Did you know that more than 60% of households in the United States have fluoridated water. This number is so huge is mostly dependent on the CDC’s decision to ensure high water fluoridation levels prioritize, preventing cavities.
Due to its healing characteristics, fluoride is commonly found in varnishes and gels used at the dentist’s office and is also a common ingredient in mouth rinses and toothpaste.
What Is Fluoride?
Fluoride is a mineral commonly found in bones, teeth, water, plants, soil, air, and rocks. It is used to strengthen enamel and help prevent teeth cavities. It helps in improving overall dental health and is an excellent defense against cavities. Dentist recommends using mouth rinse and toothpaste with fluoride for cavity-struck patients.
Most people don’t know that the discovery of fluoride happened by accident. It was found by Fredrick McKay when he moved to Colorado Springs in 1901. It took him and his team 30 years to realize that people of Colorado had gross-looking but healthy teeth. After careful observation and research, he identified that Colorado people have access to naturally occurring fluoridated water. In 1945, based on all the evidence, Grand Rapids, Michigan, became the first city to fluoridate its water. Numerous studies were conducted on Grand Rapids residents’ oral health conditions, and the results were astonishing. It was found that fluoridated water dropped the oral cavity rates among children by 60%. This influenced other states in the United States to fluoridate their water as well.
One of the most common dental issues fluorides helps prevent dental plaque. Did you know? Bacteria in our teeth can form microcolonies, which can lead to dental plaque formation. The outer enamel of our teeth is called hydroxyapatite, which prevents bacteria from entering the teeth. However, if the bacteria are not taken care of, it can overgrow and generate an acid causing hydroxyapatite to break down. Not only will the bacteria enter your teeth, but your tooth will also be weakened, causing permanent oral damage, also known as a cavity. You need to consult a dentist; otherwise, the bacteria will start infecting the root causing you severe pain.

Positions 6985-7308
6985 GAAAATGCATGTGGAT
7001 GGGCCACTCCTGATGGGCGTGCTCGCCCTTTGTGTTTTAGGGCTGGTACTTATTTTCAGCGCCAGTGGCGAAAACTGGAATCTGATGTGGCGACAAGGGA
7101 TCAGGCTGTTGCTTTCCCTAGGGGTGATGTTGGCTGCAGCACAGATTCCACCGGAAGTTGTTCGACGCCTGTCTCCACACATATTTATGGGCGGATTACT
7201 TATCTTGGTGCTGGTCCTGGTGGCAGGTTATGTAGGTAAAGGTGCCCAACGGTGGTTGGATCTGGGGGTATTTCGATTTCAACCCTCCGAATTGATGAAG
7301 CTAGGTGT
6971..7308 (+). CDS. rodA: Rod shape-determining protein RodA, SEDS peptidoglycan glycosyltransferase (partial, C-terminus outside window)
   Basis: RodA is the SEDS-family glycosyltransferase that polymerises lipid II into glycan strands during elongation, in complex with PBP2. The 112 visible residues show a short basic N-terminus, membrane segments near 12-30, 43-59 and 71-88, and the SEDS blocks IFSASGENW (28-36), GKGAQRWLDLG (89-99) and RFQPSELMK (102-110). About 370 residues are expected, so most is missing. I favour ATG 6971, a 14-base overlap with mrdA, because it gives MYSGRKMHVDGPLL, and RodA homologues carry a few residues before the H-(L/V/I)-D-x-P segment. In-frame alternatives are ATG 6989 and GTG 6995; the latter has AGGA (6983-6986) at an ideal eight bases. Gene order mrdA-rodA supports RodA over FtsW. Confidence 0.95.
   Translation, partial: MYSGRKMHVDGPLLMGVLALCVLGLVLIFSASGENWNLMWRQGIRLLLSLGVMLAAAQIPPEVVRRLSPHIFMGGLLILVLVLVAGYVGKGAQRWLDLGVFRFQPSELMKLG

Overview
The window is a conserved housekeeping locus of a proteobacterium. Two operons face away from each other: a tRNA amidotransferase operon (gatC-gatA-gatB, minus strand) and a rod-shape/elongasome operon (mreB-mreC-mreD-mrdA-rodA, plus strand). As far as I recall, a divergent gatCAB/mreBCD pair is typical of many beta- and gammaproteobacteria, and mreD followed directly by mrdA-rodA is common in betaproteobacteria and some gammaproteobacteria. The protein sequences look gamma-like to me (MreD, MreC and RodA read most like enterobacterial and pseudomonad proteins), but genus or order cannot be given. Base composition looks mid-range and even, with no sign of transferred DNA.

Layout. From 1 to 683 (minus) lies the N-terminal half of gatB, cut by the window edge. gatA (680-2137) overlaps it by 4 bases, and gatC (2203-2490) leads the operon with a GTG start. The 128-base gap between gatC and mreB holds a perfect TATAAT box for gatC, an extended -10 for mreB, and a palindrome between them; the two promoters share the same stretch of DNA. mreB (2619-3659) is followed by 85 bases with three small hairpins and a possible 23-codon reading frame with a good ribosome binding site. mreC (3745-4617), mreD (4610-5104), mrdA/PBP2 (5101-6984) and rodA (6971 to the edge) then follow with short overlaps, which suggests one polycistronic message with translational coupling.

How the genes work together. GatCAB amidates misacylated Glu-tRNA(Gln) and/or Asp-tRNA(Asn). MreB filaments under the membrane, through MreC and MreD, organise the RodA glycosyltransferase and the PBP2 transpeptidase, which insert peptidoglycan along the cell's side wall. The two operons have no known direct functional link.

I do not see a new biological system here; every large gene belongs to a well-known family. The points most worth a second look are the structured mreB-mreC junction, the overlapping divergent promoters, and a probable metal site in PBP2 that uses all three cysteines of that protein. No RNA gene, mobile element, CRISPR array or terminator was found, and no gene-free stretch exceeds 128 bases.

In this case, using fluoride on your teeth can provide an extra layer of protection to your teeth. The fluoride can replace hydroxyapatite with fluorapatite, which is less soluble and much denser than hydroxyapatite; therefore, it requires a stronger acid to demineralize.
Once the hydroxyapatite breaks down, the fluoride can bond stronger with your tooth minerals forming crystals. These crystals are more stable and require a stronger acid to demineralize. These crystals have better resistance to acid ensuring your teeth have better protection from bacteria and less susceptible to plaque.
How Well Do Fluoride Treatments Work?
Experts and researchers have questioned fluoride treatments, time and again. However, some studies advocate the potential benefits of fluoride treatments. A study focusing on the effect of fluoridation of drinking waters showed that concentrated fluoride water reduces 35% of tooth decay issues in babies and a 26% reduction in permanent teeth. Another study exploring fluoride varnish’s effect on baby teeth showed a 43% reduction of tooth decay in permanent teeth and 37% in tooth decay. A third study focused on fluoride gel treatments showed a 26% tooth decay reduction among kids.
Studies also indicate that toothpaste with a higher concentration of fluoride has more substantial effects and shows significant improvements in preventing tooth decay. It was also noted that a higher frequency of tooth brushing and supervised brushing also leads to better overall dental health. The table below shows the suitable concentration of fluoride on children’s teeth over six years old.
Reduction in Tooth Decay
|0.1% – 0.125%||23%|
|0.24% – 0.28%||36%|
Things to Know
The use of fluoride has always been a controversial topic in the dental care domain. While many studies advocate the use of fluoride in teeth, some studies are addressing its toxicity. Research indicated that fluoride could be toxic if the doses are well over their recommended concentration. One of the common concerns with using fluoride has generally been Fluorosis.
Despite popular belief, fluorosis is not a severe medical condition or a disease but a cosmetic condition caused due to overexposure to fluoride. The condition is relatively common among kids and adolescents in some form. Only 4% of the United States population have reported severe fluorosis leading to teeth browning and staining.
Fluoride is a naturally occurring substance used in many dental care procedures. It helps strengthen our teeth, providing better protection against cavities. It is also added to the local water supplies of many cities in the United States. If this information made sense to you, we recommend visiting our dental care center in Goose Creek, SC, and meeting one of our dentists for a free consultation. At Huch Family Dentistry, we care about your health and, therefore, will give you all the information you need to make an informed decision. Take care, and stay healthy.